The Art of Browsing
There is a “book row” taking shape (triangular) in Ballard between the historic Murphy Building and the finally reopened retail corner of 20th NW. The most visible businesses are All the Best Pet Care and Bauhaus Coffee on Market. But look south on 20th NW, and be prepared to relearn the meaning of browsing.
Before browser referred to a program used to navigate the Internet by connecting with a Web system, but after it first described an animal that feeds on the leaves and shoots of trees, it was almost always associated with someone looking at books. As a verb, browsing is usually associated with perusing merchandise. The clerk asks, “Can I help you?” Potential customer answers, “Just browsing.”
Purveyors of used and rare books encourage browsing because it’s likely that their in-house customer isn’t looking for a specific volume, but as a book lover may discover something they didn’t even know existed. And now there’s a whole Ballard commercial area for those who prefer grazing used books to nibbling tree shoots, with its nexus at the Murphy Building.
The 1909 Murphy Building is co-owned by Taylor Bowie and his sister. Their grandparents started Ballard’s own Bowie Electric just blocks away. Bowie has been in book business 48 years which leads one to expect a much older man, until you learn that he began his book scouting days as a school boy in the 60’s. He was longtime Pioneer Square bookseller, which is where John Michael Lang first met and worked with him.
Raised in a small Oregon town (but one that is gateway to a National Park), John Michael Lang came to the book business, “as a reader from earliest childhood.” After studying literature at Arizona State he worked his way west and became acquainted with Taylor Bowie. After Bowie closed his Pioneer Square store Lang found his own niche as a rare and antiquarian bookseller, for 10 years in Wallingford and on the street level of the Murphy Building (5416 20th NW) for the last three years (next to Ballard Time Shop). Taylor Bowie is landlord and partner.
Just above the office and bookshelves of John Michael Lang Fine Books, on the mezzanine level, are Mark Anderson and his wife Nora Butler Anderson. Anderson’s Books & Prints is very conducive for browsing, not just for books but also posters, albums, some artwork. “Anything on paper,” Mark Anderson says. As a military brat he says of books, “You learn to find friends you can keep.” After his father retired in Nebraska, Anderson worked for Omaha’s premier bookstore. After leaving Nebraska he tried New York City for a few months, and concluded Los Angeles was no better merely by driving through and kept going until Seattle.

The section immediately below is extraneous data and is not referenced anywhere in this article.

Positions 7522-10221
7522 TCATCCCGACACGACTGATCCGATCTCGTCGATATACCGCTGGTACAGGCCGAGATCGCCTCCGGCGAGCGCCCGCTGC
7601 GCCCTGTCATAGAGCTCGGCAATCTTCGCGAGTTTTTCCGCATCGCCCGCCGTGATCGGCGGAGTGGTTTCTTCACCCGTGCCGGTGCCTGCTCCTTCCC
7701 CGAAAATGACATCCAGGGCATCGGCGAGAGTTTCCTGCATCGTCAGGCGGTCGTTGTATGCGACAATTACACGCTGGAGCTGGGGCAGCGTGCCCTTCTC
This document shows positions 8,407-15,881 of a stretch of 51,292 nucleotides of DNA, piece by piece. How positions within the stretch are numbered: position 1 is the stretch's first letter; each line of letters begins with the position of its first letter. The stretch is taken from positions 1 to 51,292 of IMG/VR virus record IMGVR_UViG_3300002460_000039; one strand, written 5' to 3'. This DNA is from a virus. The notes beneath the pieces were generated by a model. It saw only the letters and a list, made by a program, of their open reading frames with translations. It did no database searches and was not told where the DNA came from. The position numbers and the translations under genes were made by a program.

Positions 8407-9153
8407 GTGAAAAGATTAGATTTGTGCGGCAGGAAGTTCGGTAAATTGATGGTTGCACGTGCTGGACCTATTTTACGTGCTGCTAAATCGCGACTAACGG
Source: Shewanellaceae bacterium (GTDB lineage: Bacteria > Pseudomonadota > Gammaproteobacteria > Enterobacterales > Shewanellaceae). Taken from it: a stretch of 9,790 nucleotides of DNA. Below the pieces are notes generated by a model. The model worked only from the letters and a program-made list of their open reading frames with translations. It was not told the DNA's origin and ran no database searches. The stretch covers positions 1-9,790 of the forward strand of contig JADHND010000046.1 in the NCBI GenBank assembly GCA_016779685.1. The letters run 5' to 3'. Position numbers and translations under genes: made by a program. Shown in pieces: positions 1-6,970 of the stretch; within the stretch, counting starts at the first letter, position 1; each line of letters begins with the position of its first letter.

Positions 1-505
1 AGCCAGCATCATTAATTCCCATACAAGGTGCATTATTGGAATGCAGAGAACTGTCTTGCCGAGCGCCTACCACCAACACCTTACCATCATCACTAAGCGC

Anderson then sought out a fellow former Nebraskan who was in the book business. His own path to becoming a bookseller started with acquiring and then re-selling one book, although he doesn’t remember which one. He worked many odd jobs on the way to the second floor space of Anderson’s Books & Prints where he and Nora have welcomed browsers since 2010, while shipping books all over the world.
Meanwhile across the street, Twice Sold Tales has resurfaced, with U-District Manager John MacBeath Watkins now back in the book business as owner and partner. Bauhaus Coffee has finally opened in the space left vacant by Epilogue Books when there was an untenable rent increase. Compared to Lang’s rare and antiquarian books and the Anderson’s collection and collectibles Watkins stocks what he calls “reading books.” Twice Sold Tales can be entered on 20th NW or through the Bauhaus, for that reason there will probably not be the return of the Twice Sold cat(s), still depicted on the business card.
The overlap of these booksellers is that their books are not new, even if they are too valuable to have ever been read. For Bowie, Lang and the Andersons selling over the Internet affords them to have storefront locations. For John Michael Lang Fine Books, “Sales through the door are minimal at best.” However it allows a place for prospective buyers to see items for sale. If he’s on-site people are welcome to enter to browse, but he doesn’t commit to regular hours in case he is off book scouting. Lang has developed connections such that people know to contact him when collections are going on the market. “It’s easy to acquire inventory,” Lang said, “High quality inventory is the real trick.”
Upstairs the Andersons have a broad collection, partly inspired by a serendipitous visit in London to the Sir John Soane Museum, the late architect’s home kept intact with his books, art, collections and sundry antiquities (including a sarcophagus). Every handwritten receipt from Anderson’s Books & Arts states:
Always consult us before disposing of Books, Prints, Maps, Manuscripts, Documents, Posters, Photographs, Albums, Art, Magazines, Autographs, Post Cards, Diaries, Journals or other memorabilia of an historic or interesting nature.
The other overlap is that all the owners absolutely love books and enjoy the collegial nature of the burgeoning bookseller’s triangle. “We’re all drawn to different subjects and books,” Mark Anderson said, “It’s good to be together.”
Let the browsing begin:
Anderson’s Books & Prints
5418 NW 20th Mezzanine (M-S 1-6) 206.782.1550
John Michael Lang Fine Books
5416 NW 20th (M-F 12-5, best to call) 206.624.4100
Twice Sold Tales
2001 NW Market Street (Daily 12-8. Happy Hour 6-8 p.m. daily 25% off all titles) 206.545.4226